Meanwhile, cattle numbers fell 1.3 per cent to 3.69 million head at 30 June 2013, from 3.73 million in 2012. “Again, the North Island figures tell the drought story, with numbers back 2.5 per cent – with particularly large decreases in East Coast and Taranaki-Manawatu – while the South Island’s cattle numbers rose 1.8 per cent.”
The full report is at Beef + Lamb’s website.
Shane Jones is regarded as the underdog in Labour’s leadership race.
Perhaps because of that he feels he has nothing to lose. He certainly isn’t holding back:
. . . He wrote off a large portion of the membership as out-of-touch intellectuals who were putting off the genuine working class.
In doing so, Jones has focused on the destination rather than the journey. He has pointed out the real aim of the contest is not to be Leader of the Opposition, but to be Prime Minister in a Labour Government. He has also given a brutally honest depiction of Labour’s current ability to do that. While the other two pussyfoot around talking about the need for unity and harmony, Jones is talking about the only thing that can secure that unity. That is not personality. It is the polls and power. He wants the party to be polling in the mid-40s by 2014. In doing so, he has pointed out the obvious: that the winner will have to be able to attract more votes than Labour’s current core can deliver. So, he says, the members should be careful not to pick a leader who will only appeal to the already converted.
His approach might seem counter-productive at first glance. But Jones’ candidacy is not simply the unnecessary, irrelevant distraction some have claimed. He has shown them what Labour needs to do on that election campaign and made them confront something nobody wanted to mention: that it is Labour, not the voters, which needs to change to get back into a strong position. . .
David Cunliffe and Grant Robertson are appealing to hard core Labour.
But they’re the 18% of the voting population who opted for the party in 2011 and are likely to do so again, regardless of who’s leader.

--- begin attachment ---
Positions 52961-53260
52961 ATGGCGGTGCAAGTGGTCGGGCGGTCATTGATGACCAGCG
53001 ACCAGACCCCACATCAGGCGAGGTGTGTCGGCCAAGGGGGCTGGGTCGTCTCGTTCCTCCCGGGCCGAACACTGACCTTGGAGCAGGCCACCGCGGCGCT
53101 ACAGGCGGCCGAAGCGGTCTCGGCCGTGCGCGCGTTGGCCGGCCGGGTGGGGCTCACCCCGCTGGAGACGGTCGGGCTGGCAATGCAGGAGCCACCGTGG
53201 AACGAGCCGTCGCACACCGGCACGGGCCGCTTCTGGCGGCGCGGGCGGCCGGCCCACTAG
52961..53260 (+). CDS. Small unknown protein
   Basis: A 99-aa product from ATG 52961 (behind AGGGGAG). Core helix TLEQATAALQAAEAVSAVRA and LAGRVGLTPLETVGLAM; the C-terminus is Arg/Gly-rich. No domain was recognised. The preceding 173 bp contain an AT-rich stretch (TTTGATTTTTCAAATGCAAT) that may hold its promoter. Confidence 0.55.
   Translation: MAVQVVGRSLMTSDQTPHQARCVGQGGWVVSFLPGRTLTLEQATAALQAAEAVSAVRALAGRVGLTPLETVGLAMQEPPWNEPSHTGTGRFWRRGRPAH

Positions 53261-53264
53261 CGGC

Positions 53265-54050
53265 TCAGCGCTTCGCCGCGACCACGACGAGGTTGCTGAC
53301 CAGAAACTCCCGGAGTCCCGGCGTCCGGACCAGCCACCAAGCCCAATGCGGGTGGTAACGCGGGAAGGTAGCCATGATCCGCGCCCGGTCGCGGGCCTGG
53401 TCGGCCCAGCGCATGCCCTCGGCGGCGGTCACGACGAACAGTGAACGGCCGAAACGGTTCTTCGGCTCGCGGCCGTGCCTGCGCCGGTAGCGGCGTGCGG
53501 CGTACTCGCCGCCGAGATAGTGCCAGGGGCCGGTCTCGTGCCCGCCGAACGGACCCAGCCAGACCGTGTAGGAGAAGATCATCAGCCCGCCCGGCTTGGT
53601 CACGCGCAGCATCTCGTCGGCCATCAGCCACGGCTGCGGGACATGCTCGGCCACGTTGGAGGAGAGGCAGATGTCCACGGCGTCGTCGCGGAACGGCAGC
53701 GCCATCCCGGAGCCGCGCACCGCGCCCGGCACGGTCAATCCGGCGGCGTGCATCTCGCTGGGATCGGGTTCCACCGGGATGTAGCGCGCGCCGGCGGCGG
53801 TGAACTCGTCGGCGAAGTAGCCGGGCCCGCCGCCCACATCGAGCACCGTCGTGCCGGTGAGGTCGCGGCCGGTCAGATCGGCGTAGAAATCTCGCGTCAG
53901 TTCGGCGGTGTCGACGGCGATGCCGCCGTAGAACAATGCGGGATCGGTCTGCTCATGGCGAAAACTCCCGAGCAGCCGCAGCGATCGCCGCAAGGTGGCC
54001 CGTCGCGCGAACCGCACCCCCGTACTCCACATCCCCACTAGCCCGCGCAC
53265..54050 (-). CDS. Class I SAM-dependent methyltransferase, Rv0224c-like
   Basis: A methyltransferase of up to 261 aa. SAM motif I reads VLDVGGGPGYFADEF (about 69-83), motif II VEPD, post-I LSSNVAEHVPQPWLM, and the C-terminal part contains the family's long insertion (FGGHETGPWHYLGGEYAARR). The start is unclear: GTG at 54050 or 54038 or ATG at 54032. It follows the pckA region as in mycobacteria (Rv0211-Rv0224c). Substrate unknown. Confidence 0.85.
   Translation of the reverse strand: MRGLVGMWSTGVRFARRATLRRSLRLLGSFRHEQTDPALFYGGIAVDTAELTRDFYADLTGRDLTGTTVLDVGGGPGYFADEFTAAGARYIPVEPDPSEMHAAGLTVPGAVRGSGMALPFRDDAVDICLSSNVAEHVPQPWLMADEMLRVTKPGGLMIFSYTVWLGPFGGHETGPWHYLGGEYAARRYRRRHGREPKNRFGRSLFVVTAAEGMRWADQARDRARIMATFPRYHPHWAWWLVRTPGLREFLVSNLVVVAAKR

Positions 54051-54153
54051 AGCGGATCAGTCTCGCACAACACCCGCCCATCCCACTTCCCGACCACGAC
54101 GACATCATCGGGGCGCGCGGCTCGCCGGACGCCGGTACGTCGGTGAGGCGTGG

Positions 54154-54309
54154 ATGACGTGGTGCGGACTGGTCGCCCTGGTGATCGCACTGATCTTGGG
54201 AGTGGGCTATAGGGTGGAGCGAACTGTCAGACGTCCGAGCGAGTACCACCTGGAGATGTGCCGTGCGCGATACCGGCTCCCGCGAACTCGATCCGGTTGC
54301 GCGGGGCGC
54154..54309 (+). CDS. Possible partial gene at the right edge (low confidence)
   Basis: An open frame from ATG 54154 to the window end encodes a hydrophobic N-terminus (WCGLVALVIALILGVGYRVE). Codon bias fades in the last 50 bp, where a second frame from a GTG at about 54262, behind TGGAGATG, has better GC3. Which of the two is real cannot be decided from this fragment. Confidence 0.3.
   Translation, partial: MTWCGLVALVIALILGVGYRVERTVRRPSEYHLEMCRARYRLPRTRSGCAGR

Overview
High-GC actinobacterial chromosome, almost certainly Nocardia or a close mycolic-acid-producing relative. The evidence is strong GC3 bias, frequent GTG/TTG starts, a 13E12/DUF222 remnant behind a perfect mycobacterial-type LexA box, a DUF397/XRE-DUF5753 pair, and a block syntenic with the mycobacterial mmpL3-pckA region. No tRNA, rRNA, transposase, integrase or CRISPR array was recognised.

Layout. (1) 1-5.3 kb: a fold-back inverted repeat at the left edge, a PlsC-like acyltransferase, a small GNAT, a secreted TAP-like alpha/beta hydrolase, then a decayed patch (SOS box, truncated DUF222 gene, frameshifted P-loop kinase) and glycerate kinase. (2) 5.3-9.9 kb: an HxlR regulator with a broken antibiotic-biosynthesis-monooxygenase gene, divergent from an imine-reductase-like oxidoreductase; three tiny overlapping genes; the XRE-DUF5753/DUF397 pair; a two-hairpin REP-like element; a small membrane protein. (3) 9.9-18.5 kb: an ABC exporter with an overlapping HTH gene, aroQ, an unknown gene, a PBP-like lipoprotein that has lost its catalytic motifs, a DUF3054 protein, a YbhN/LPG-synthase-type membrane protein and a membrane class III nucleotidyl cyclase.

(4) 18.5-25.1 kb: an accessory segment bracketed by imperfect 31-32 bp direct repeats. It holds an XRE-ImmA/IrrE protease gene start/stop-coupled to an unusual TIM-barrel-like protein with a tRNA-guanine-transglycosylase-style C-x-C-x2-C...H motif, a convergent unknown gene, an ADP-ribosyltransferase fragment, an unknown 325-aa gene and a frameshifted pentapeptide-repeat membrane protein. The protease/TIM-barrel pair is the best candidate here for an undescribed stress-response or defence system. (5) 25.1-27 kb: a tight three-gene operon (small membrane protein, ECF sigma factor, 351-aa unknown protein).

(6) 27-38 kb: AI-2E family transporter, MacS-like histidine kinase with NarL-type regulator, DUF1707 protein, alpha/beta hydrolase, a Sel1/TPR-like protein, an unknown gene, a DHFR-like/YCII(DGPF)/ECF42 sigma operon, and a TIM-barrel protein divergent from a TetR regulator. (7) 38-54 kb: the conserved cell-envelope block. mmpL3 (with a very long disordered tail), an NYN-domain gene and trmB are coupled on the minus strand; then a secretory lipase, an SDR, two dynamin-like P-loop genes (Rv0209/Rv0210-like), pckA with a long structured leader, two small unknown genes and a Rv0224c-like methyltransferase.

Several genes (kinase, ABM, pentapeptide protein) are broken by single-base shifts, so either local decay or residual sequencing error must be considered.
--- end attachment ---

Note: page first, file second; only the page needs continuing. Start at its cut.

Jones is doing his best to appeal to enough of the other 82% to get the party back into power.
Could he do it?
First he’d have to be leader.
That seems unlikely, although Roarprawn who has her ear to the kumera vine, gives him a reasonable chance:
Labour is such a broad church encompassing vast differences in the religion of lefty politics that this race could well see all three candidates get close to 30 percent of the vote each . And as the factions bow to such very different political idols – it is unthinkable that either Robertson or Cunliffe will bow out at the 11th hour if it looks like Jones is gaining too much support. Dogged by Dogma they are.
Jones is the dark war hardened stallion and knows it. He makes the other two look like braying mules. Hooton says as much today in NBR.
Jones , the people’s prince may yet get his money shot.
I wouldn’t put money on that, but he has shown more sense in attempting to appeal to a wider audience than the other two who have aimed at the far left and unions.
They might help them become leader but they’ll hinder them from becoming Prime Minister.
The Opposition has vigorously opposed the partial sale of a few state assets.
They made it the major focus of the 2011 election, the Green Party has wasted public money gathering signatures to force a referendum and the issue has come up in the Labour leadership circus.
So far none of the three aspiring leaders has definitely promised to buy any of the shares back but David Cunliffe is leaving his options open.
All the other opposition parties have, at one time or another, talked about buying back the shares too.